You can find gelatin dry plates in our holdings up into the 1920s and 1930s. We even have one series of 14” x 14” glass plates created in the 1950s at Palomar Observatory in California. Plates maintained their popularity in astronomy photography well into the 20th century. Dry plates consist of silver halides suspended in a gelatin binder and when compared to wet collodion plates, dry plates have a short exposure time of one second or less. Common deterioration includes silver mirroring, which is a metallic sheen in reflected light. In addition to dry plate negatives, we also have many dry plate transparencies in the form of lantern slides, which were either contact printed, reversal processed, or the negative was photographed. Below is scan of a hand-tinted lantern slide.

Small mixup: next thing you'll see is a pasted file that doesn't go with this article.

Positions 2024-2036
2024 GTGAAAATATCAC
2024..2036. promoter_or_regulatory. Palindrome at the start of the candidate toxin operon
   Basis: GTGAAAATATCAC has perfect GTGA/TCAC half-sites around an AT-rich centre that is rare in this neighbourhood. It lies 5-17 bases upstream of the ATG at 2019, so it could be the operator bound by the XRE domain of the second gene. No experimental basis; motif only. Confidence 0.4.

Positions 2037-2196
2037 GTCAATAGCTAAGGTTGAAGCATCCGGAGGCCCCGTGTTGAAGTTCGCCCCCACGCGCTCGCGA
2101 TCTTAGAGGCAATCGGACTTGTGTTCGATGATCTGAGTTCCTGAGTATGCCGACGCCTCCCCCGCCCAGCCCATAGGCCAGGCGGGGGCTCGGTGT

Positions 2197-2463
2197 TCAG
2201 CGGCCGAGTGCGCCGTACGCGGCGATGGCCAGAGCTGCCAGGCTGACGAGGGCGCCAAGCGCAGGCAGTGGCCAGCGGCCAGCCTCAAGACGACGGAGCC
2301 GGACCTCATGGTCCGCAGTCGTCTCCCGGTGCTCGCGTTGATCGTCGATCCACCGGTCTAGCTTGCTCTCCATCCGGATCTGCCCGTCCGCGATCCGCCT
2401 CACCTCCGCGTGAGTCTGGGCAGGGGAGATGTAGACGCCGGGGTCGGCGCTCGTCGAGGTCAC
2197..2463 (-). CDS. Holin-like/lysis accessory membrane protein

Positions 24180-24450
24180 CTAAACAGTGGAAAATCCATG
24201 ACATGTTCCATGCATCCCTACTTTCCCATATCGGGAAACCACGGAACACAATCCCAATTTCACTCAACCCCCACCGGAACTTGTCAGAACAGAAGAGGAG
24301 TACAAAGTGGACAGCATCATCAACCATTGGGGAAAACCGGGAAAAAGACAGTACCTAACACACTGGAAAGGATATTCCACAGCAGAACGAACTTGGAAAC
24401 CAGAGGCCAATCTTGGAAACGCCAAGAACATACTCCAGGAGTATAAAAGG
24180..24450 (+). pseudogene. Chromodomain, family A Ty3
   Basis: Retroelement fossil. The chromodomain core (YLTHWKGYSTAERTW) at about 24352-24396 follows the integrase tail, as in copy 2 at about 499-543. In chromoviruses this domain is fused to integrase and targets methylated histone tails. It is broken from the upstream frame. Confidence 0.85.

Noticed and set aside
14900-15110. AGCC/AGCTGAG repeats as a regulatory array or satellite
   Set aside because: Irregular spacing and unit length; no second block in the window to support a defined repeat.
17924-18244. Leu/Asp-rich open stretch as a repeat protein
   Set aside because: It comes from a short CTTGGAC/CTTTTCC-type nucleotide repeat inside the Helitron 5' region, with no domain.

Cabinet Cards and Cartes-de-visite
I would like to end this blog by looking at several print formats found throughout our holdings. The first two are the cabinet card and the carte-de-visite. Both are very similar with the main difference being their size. The cabinet card is usually mounted on a 4-1/4” x 6-1/2” card mount. While the carte-de-visite is mounted on a 2-1/2” x 4” card.
Ms. Arsena’s photograph is found in one of several series from the Secret Service related to individuals arrested for counterfeiting and currency offenses in the late 1800s. She was arrested for using a counterfeit coin, but not all arrests were related to currency. The most unique is for those arrested for counterfeiting butter with oleomargarine (margarine). In some cases, entire families were arrested, including children.
This last format is one of my favorites, the stereograph. These cards would give a three-dimensional effect when viewed with a stereoscope. Always reminds me of the ViewMaster I had as a kid.
Resources consulted for this blog include the Image Permanence Institute’s Graphic Atlas and the Care and Identification of 19th Century Photographic Prints by James M. Reilly (1986).